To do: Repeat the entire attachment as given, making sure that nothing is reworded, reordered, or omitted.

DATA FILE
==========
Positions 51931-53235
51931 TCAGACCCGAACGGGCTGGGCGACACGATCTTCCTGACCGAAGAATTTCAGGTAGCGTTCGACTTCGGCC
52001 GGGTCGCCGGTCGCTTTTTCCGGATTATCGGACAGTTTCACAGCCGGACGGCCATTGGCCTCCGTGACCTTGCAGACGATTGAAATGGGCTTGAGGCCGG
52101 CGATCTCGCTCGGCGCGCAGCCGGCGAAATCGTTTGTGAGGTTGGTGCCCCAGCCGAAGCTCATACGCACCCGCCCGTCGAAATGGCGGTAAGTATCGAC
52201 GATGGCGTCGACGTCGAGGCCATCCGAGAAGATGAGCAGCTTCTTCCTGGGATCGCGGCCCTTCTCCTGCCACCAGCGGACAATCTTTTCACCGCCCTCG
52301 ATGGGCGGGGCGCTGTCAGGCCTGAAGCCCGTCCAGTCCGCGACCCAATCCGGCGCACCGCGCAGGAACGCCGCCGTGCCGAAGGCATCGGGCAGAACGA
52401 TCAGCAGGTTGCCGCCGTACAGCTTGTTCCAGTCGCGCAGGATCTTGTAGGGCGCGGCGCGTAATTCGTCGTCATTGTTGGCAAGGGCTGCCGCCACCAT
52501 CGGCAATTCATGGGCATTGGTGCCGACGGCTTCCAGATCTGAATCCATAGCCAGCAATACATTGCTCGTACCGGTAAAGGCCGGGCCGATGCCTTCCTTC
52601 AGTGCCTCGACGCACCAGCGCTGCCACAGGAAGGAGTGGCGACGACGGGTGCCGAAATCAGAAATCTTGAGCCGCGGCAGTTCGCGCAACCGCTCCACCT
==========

Positions 51931-53235
51931 TCAGACCCGAACGGGCTGGGCGACACGATCTTCCTGACCGAAGAATTTCAGGTAGCGTTCGACTTCGGCC
52001 GGGTCGCCGGTCGCTTTTTCCGGATTATCGGACAGTTTCACAGCCGGACGGCCATTGGCCTCCGTGACCTTGCAGACGATTGAAATGGGCTTGAGGCCGG
52101 CGATCTCGCTCGGCGCGCAGCCGGCGAAATCGTTTGTGAGGTTGGTGCCCCAGCCGAAGCTCATACGCACCCGCCCGTCGAAATGGCGGTAAGTATCGAC
52201 GATGGCGTCGACGTCGAGGCCATCCGAGAAGATGAGCAGCTTCTTCCTGGGATCGCGGCCCTTCTCCTGCCACCAGCGGACAATCTTTTCACCGCCCTCG
52301 ATGGGCGGGGCGCTGTCAGGCCTGAAGCCCGTCCAGTCCGCGACCCAATCCGGCGCACCGCGCAGGAACGCCGCCGTGCCGAAGGCATCGGGCAGAACGA
52401 TCAGCAGGTTGCCGCCGTACAGCTTGTTCCAGTCGCGCAGGATCTTGTAGGGCGCGGCGCGTAATTCGTCGTCATTGTTGGCAAGGGCTGCCGCCACCAT
52501 CGGCAATTCATGGGCATTGGTGCCGACGGCTTCCAGATCTGAATCCATAGCCAGCAATACATTGCTCGTACCGGTAAAGGCCGGGCCGATGCCTTCCTTC
52601 AGTGCCTCGACGCACCAGCGCTGCCACAGGAAGGAGTGGCGACGACGGGTGCCGAAATCAGAAATCTTGAGCCGCGGCAGTTCGCGCAACCGCTCCACCT